The good thing with tuning the timings is, there is a good bit of tuning to be done there, and you can't run into a lot of problems if you test for stability. Whereas for overclocking a CPU, on any higher CPU model nowadays, you immediately run into a brick wall. Because they already need so much voltage at stock speeds to reach those frequencies, that any voltage you add makes the power draw and temperatures immediately go through the roof. The CPUs basically come in a factory-overclocked state nowadays (at least i7 and i9). So with the RAM, if you want to tune a lot, this is where you can play. Of course, don't underestimate the time you need to understand RAM tuning, and the time testing for stability.
If you have an M.2 heatsink on the board and it's decently constructed like it is on that board, then there's no need to pay extra for an SSD version with a heatsink.
Those SSDs both benefit from a heatsink, but the board's heatsink will do.
Hello, i have a last question please.

Windows 10 or 11, home or pro ?

My last version is 7. The 7 to 10 is free but not 7 to 10 to 11.
I need french version( Canada ). OEM is good ?

Too many keys and options. It is very difficult to choose.

A big thanks again for your help.
Windows 10 or 11, home or pro ?

10 or 11 doesn't make a difference for the key itself, they use exactly the same keys, if you buy a new key. So for example if you buy a new Win10 Home key, it will also work to activate Win11 Home. They have only changed the keys between Win7/8 and Win10/11. For a long time you could use a Win7 key to activate Win11. Now you can only use a Win10/11 key, they blocked the Win7/8 keys.

I would recommend Win10/11 Home, you don't really need Pro. Heck, you can even install things like the Group Policy Editor in Home.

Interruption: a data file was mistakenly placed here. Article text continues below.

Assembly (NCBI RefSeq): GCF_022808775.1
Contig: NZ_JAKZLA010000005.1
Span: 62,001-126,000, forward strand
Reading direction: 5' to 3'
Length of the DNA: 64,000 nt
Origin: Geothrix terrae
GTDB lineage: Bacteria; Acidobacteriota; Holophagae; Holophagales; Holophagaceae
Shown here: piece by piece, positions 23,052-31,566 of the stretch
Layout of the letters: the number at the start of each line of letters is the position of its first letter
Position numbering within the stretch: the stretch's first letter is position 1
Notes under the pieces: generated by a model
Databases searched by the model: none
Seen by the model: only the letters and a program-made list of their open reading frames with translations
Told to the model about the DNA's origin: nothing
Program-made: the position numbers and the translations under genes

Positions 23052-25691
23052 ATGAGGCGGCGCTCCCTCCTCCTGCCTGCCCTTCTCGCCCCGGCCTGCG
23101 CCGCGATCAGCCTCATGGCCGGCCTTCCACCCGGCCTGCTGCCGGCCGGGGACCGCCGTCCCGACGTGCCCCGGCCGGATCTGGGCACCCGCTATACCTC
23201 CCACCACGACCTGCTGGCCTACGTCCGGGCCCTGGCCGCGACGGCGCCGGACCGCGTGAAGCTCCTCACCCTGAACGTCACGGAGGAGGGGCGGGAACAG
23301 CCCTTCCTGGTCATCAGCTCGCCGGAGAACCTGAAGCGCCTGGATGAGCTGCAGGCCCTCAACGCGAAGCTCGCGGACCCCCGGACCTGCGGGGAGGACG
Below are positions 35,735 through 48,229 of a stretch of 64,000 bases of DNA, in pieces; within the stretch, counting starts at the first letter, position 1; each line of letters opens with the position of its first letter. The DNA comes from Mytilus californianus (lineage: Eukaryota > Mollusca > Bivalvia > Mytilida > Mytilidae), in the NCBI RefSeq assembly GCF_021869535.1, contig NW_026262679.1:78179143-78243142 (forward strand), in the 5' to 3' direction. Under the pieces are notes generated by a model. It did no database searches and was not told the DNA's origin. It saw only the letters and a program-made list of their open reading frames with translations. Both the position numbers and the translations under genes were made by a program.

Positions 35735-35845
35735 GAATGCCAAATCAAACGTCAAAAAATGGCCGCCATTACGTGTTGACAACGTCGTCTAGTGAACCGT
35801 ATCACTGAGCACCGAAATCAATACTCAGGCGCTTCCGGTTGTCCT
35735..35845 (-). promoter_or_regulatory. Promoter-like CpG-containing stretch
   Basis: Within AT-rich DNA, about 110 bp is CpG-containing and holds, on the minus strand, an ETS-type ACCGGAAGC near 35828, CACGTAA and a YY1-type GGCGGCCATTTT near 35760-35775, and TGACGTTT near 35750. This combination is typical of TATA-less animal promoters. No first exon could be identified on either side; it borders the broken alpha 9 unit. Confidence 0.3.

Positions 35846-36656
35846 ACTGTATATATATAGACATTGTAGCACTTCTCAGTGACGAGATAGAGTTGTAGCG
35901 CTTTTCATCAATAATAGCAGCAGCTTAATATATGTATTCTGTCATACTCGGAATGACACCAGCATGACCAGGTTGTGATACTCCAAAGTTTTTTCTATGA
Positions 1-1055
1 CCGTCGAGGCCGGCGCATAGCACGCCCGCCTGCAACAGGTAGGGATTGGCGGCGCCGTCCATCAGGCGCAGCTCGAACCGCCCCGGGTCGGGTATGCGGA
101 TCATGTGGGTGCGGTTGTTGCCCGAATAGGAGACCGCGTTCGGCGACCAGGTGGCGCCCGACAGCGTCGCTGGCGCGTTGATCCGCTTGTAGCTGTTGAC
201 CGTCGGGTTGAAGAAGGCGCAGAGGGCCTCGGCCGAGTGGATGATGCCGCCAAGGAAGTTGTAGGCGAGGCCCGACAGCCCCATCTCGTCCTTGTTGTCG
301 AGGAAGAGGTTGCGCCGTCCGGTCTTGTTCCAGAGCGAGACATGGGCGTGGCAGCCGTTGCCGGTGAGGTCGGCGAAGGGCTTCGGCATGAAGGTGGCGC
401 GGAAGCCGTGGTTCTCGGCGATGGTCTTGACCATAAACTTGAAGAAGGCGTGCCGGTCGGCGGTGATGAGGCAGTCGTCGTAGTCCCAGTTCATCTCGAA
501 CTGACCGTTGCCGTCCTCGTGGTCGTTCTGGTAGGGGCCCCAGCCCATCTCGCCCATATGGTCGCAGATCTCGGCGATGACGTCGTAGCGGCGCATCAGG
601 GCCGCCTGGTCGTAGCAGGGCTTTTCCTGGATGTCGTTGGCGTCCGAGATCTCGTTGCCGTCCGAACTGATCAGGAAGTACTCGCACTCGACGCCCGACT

OEM license is ok. I just would try to stay away from very cheap eBay licenses, those tend to be semi-legit, those are often volume license keys which are never meant to be sold, and they can be blacklisted by Microsoft later. If you see a license for very cheap (like 10, 15 EUR/USD), it's probably that. A legitimate OEM license tends to cost a bit more, i've seen some for 50 EUR/USD for example, those are guaranteed not to be deactivated. They were probably also not meant to be sold seperately from a PC, but unlike the Volume Licensing keys, Microsoft can't really tell which were sold seperately or not. A full-price license is not really necessary, especially in light of MS practically giving away Win11 licenses for free with the Win7/8 upgrade scheme for the longest time.
My nick here is citay, Seargeant is just some "rank" they have, but yes, the contact frame is a good idea. Ideal would be the Thermal Grizzly one, it is machined to the highest standards. der8auer from Thermal Grizzly actually came up with the idea in the first place, the others are just copycats. But of course it also costs more. Here at around 4:00 and especially at 15:00 minutes they talk about the installation of different frames,

The updated Thermal Grizzly frame (13th/14th gen) doesn't need such a precise torque anymore.
No idea, you're better off asking on a Canadian forum. But it's not "activated Windows 11", you only activate it at home once you entered the key. What you want is a legitimate Windows OEM license (with a key), doesn't matter if 10 or 11, as i explained (since Win10 keys can be used for Win11). It should be around half that price at the most. If it's very cheap, be cautious.